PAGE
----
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Tornado watch for Denver metro, northeastern plains through 9 p.m.

Denver7 Chief Meteorologist Mike Nelson said as the evening hours progress the bulk of the severe weather should push east of the Denver metro area.
Posted: 8:46 PM, May 09, 2023
Updated: 2023-05-10 19:52:37-04
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DENVER — The Denver metro area is under a tornado watch until 9 p.m. Wednesday as an enhanced risk of severe weather is bringing the threat of isolated tornadoes, large hail and damaging winds.

The tornado watch includes Castle Rock, Colorado Springs and stretches east through the Colorado plains.

Multiple tornado warnings have already been issued with some allowed to expire. Click here for the latest tornado warnings.

Denver’s weather pattern over the next several days will remain unsettled as a system continues to push through Colorado. Denver7 Chief Meteorologist Mike Nelson said as the evening hours progress the bulk of the severe weather should push east of the Denver metro area.

The cool and unsettled weather will stick around with heavy rain and thunderstorms remaining in Denver through Thursday, but the severe weather threat will diiminish, Nelson said.

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While there is a potential for flooding in the burn scar areas, the NWS said it expected the heaviest rainfall to develop north of the I-76 Corridor and north of Interstate 70 for the higher elevations.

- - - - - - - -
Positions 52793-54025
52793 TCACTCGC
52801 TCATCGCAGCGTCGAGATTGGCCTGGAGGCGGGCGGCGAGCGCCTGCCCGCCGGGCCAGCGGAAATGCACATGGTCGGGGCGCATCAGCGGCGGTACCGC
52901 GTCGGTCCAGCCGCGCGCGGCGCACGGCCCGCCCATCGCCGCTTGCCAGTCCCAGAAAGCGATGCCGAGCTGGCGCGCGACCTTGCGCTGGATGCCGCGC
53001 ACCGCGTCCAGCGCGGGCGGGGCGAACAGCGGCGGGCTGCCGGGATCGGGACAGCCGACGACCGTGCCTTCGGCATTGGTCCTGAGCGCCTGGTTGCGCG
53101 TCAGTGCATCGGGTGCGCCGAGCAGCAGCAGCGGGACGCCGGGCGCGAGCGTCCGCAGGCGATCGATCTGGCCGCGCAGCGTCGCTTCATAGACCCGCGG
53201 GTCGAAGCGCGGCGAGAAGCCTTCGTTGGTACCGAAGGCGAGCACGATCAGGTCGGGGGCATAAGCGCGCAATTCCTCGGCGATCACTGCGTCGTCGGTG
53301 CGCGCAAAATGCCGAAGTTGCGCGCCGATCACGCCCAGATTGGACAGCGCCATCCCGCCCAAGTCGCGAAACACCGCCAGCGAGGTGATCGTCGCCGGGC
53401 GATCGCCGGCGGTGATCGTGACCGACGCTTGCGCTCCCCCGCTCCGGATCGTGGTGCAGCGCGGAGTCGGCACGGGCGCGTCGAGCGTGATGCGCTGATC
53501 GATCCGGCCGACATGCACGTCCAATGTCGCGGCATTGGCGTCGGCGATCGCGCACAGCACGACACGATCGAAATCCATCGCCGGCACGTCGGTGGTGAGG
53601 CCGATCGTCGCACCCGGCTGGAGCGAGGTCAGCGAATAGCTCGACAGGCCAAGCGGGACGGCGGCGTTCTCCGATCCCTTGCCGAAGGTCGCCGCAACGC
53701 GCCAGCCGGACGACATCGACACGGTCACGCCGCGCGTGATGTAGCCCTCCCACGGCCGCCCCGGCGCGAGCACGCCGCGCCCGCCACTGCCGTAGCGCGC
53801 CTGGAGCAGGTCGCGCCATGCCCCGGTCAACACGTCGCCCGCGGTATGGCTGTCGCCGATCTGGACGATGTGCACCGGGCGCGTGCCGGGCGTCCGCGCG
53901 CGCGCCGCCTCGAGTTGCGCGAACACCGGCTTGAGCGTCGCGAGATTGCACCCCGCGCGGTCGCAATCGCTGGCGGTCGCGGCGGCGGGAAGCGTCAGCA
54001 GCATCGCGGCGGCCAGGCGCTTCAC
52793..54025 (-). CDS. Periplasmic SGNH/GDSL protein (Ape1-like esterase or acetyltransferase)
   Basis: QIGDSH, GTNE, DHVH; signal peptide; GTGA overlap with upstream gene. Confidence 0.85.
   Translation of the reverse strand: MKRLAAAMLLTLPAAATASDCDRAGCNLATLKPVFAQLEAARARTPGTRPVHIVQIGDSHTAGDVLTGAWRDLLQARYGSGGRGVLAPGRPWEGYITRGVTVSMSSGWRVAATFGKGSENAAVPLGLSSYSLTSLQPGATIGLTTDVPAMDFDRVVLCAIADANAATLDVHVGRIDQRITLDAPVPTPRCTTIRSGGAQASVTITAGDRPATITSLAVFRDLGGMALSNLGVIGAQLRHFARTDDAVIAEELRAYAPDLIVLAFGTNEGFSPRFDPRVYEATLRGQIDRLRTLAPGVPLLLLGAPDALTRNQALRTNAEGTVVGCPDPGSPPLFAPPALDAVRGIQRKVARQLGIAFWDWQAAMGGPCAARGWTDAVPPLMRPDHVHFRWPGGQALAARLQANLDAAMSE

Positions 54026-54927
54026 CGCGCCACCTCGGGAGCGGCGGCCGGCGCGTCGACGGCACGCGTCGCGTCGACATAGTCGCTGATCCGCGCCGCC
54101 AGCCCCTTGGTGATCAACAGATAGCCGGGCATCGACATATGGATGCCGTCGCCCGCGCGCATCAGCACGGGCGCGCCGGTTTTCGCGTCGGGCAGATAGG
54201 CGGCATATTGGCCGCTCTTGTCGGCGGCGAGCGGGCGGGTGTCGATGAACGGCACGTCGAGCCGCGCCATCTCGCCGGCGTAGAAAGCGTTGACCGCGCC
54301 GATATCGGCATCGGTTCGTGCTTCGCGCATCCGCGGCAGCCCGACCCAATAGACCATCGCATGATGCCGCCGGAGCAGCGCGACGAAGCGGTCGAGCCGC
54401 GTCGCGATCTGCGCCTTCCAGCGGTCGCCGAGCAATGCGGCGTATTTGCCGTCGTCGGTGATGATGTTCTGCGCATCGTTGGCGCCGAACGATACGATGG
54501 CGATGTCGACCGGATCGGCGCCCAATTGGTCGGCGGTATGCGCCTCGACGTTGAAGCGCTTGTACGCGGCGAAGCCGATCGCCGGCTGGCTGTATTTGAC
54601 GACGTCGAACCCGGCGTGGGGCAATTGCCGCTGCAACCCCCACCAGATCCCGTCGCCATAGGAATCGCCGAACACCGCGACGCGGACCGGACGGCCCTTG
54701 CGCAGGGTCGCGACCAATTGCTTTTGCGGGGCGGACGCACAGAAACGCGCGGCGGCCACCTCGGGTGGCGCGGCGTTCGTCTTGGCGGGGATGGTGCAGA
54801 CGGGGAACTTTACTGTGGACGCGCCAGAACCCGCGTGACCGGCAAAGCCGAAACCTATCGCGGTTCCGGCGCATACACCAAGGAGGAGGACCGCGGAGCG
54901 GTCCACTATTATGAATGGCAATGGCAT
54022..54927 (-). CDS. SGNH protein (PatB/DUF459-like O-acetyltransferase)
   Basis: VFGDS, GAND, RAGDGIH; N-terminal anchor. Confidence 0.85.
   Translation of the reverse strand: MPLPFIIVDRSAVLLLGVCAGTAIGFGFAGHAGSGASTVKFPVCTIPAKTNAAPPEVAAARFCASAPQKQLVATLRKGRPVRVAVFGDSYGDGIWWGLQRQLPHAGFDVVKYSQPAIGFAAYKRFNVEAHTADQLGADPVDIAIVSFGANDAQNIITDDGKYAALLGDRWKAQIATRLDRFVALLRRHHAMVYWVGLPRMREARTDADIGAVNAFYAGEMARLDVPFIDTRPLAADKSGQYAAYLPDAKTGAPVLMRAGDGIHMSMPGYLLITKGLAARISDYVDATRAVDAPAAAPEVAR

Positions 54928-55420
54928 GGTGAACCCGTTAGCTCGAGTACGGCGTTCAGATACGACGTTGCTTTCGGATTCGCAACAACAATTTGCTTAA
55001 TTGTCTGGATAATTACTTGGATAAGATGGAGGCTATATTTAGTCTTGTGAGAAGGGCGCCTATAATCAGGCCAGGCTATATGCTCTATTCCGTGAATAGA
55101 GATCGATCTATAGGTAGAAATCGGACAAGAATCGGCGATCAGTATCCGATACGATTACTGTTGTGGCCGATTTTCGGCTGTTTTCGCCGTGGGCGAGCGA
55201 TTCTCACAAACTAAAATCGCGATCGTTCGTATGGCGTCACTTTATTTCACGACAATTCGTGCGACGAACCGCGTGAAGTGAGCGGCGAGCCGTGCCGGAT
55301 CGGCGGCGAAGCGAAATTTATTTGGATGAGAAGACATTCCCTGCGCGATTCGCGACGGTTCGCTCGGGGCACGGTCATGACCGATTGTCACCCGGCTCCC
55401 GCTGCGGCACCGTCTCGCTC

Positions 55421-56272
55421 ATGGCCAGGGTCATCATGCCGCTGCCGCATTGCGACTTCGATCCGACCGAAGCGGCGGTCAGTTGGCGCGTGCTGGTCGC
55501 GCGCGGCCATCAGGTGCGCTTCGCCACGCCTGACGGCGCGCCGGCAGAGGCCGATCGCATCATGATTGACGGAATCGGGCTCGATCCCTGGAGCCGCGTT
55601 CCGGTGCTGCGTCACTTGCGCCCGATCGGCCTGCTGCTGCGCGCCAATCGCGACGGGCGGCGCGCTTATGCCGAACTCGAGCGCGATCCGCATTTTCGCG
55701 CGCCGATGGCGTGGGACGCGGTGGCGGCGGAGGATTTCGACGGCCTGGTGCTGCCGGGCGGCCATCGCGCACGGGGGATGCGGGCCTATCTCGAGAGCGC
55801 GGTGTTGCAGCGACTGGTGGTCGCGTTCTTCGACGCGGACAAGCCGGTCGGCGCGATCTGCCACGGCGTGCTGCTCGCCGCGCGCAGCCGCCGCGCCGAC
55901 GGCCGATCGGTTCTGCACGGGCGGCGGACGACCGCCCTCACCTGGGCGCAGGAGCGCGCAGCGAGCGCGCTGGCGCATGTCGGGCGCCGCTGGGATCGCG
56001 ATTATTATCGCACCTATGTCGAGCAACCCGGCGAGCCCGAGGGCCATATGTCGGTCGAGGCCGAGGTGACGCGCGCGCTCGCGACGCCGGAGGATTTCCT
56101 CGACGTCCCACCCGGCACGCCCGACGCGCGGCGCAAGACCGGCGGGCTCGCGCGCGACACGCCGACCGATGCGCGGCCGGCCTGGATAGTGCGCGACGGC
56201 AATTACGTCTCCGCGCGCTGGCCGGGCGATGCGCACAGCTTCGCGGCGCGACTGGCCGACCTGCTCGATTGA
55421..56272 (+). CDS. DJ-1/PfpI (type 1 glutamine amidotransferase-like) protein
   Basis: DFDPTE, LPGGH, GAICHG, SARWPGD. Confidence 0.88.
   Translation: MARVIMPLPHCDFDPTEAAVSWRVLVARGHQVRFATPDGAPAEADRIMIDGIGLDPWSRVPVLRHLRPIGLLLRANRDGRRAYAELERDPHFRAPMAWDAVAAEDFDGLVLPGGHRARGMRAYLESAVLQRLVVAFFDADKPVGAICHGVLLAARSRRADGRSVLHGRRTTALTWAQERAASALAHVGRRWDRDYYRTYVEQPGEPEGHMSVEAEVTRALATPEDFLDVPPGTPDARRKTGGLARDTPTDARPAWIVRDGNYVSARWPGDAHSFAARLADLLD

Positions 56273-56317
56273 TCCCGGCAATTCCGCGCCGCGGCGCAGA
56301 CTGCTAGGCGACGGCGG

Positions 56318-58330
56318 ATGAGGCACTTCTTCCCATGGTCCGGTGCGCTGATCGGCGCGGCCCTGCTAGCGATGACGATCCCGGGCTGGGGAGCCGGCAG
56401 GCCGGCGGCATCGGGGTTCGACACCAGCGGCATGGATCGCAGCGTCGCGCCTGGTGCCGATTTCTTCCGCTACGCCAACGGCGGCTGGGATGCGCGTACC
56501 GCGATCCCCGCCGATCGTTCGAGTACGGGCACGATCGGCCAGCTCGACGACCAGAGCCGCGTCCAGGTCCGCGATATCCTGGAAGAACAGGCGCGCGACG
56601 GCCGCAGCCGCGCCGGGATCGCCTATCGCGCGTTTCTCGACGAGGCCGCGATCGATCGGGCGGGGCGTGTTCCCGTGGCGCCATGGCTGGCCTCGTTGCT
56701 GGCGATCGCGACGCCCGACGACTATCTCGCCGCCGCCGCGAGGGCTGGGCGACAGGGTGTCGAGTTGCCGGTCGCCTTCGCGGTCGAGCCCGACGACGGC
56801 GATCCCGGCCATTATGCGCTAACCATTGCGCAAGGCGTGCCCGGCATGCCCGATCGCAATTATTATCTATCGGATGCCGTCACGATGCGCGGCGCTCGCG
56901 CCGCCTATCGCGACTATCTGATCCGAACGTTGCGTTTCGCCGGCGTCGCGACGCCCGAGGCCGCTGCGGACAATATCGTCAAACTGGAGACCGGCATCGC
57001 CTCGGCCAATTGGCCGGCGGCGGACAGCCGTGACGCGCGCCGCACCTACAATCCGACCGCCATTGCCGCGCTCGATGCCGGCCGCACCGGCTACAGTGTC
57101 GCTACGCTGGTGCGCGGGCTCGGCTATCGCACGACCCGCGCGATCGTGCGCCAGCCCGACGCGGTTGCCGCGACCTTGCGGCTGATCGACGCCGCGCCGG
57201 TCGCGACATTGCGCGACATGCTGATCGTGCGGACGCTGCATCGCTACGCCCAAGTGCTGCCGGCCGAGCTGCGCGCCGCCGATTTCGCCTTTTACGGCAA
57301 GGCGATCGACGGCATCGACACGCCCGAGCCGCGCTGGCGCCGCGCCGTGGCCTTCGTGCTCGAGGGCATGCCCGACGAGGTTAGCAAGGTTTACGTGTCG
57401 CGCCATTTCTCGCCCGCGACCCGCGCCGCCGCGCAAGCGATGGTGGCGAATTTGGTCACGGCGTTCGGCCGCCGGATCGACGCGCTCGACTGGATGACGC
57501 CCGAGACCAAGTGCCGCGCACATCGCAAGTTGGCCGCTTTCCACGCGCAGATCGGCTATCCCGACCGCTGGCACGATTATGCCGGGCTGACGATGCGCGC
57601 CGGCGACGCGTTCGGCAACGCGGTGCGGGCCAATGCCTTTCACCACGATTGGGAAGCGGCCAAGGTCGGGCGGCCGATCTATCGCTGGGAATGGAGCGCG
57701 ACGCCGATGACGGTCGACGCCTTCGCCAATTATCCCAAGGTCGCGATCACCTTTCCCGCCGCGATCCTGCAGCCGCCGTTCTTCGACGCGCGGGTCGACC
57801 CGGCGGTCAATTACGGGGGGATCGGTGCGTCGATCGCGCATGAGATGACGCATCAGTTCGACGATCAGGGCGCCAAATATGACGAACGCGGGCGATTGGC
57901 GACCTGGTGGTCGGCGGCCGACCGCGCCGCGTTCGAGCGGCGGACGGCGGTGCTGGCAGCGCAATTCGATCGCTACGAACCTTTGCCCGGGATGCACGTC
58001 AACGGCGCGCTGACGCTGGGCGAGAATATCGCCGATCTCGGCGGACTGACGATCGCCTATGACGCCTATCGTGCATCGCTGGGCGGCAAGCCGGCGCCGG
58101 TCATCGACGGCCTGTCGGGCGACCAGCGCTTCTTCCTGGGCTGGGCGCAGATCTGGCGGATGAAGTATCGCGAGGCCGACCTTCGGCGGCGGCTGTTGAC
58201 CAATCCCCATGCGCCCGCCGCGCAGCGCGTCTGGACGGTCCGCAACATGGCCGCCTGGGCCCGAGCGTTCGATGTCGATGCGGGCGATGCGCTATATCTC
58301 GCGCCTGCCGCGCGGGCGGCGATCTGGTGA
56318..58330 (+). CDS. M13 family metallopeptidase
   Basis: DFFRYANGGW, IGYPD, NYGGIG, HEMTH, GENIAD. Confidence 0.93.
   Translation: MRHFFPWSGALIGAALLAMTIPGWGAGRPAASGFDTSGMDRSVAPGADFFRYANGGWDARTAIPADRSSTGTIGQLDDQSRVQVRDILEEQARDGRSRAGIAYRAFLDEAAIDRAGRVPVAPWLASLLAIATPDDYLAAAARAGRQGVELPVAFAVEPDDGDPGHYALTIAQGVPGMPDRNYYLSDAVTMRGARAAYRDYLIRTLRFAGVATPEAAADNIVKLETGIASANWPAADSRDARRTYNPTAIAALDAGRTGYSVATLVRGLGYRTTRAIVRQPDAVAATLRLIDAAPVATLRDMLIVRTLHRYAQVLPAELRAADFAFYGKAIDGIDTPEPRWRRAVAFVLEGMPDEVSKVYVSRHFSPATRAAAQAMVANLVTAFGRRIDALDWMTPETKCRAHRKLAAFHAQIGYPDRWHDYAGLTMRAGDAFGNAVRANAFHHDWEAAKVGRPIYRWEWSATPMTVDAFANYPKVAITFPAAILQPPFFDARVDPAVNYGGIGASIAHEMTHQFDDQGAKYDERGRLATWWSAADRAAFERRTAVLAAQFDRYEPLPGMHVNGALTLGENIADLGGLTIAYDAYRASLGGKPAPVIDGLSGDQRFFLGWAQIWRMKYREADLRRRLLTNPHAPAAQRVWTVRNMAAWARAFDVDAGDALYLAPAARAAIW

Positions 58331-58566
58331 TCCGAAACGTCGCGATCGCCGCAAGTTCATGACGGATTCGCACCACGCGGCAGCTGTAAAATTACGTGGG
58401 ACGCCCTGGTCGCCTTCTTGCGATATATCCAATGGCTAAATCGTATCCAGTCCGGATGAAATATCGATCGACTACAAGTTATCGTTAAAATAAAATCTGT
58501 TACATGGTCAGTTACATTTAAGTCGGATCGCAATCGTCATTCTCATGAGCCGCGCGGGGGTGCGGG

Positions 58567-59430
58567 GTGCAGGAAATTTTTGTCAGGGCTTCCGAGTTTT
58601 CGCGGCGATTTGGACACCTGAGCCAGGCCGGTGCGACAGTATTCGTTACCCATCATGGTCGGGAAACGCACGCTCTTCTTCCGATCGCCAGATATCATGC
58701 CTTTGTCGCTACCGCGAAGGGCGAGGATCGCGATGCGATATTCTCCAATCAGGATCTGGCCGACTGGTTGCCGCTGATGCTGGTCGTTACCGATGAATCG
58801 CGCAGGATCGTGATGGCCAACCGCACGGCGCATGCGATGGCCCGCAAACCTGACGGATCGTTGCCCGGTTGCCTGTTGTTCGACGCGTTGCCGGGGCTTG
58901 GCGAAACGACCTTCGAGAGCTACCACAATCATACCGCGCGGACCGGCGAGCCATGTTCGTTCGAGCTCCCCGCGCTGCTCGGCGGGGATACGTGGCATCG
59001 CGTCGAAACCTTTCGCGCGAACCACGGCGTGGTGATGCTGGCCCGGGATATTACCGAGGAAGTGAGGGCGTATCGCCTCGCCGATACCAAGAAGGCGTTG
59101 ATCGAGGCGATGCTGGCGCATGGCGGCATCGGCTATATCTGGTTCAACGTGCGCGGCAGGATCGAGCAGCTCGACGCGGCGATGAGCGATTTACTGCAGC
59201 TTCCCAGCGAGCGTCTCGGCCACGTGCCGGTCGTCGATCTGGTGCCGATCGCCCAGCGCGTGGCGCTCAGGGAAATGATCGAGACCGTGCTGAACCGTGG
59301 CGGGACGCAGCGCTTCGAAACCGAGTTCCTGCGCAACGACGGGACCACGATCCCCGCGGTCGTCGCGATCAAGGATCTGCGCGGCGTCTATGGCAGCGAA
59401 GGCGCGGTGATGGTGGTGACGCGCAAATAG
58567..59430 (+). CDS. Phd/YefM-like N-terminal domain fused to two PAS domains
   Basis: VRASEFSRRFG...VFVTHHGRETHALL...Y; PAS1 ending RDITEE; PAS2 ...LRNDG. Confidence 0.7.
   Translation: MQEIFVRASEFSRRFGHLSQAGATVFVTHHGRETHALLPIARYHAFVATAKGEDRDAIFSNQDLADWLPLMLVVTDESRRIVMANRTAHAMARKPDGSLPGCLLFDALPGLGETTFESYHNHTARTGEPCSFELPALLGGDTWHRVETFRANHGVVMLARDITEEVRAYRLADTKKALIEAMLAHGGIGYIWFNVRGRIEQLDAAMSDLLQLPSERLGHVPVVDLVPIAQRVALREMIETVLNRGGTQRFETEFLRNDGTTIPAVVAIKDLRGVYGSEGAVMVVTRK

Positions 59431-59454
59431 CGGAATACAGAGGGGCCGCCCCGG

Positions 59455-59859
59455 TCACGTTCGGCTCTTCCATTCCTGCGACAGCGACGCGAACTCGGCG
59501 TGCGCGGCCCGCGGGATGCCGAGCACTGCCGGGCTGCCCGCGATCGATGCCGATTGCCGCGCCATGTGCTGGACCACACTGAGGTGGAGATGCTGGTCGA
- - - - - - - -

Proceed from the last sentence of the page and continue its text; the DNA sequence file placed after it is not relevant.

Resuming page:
A flood watch is set to go into effect starting Thursday morning for north central and northeast Colorado including Fort Collins, Fort Morgan and Greeley.

Check the latest weather alerts.

Precipitation totals from the storm should fall between 1 to 3 inches for the north-central and northeast portions of Colorado through Thursday, the NWS predicted. Snow is expected to fall above 10,000 feet in some areas of the high country with up to 16 inches possible.

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The storm system will continue to push through and by Friday evening, rain chances will diminish as the upper-level low will weaken, according to the NWS.

On a side note: Denver was to begin testing its outdoor warning sirens Wednesday at 11 a.m., but the city's office of emergency management delayed testing the sirens due to the potential for severe weather.

The city of Lakewood also announced it will cancel its test of outdoor sirens Wednesday.

LEARN MORE: Hourly forecast | Radars | Traffic | Weather Page | 24/7 Weather Stream

Click here to watch the Denver7 live weather stream.

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What's Denver weather like in May?

If you're new to Colorado, May is one of those weird weather months that likes to show off its “adventurous” side. As the National Weather Service puts it, “Just about anything can happen in the month of May when it comes to Denver's weather.”

May is considered Denver’s wettest month of the year. The monthly mean for precipitation is 2.12 inches. The wettest May in Denver history (and wettest month ever) brought 8.57 inches of precipitation in 1876.

Flip through the interactive weather graphics below or at this link if you'd like to learn more about May weather in Colorado.

Denver7 Chief Meteorologist Mike Nelson provides an outlook on May weather and explains some of the extreme weather statistics and the potential for snow. Watch the video in the player below:

May weather outlook with Mike Nelson

Denver7's Robert Garrison contributed to this report.

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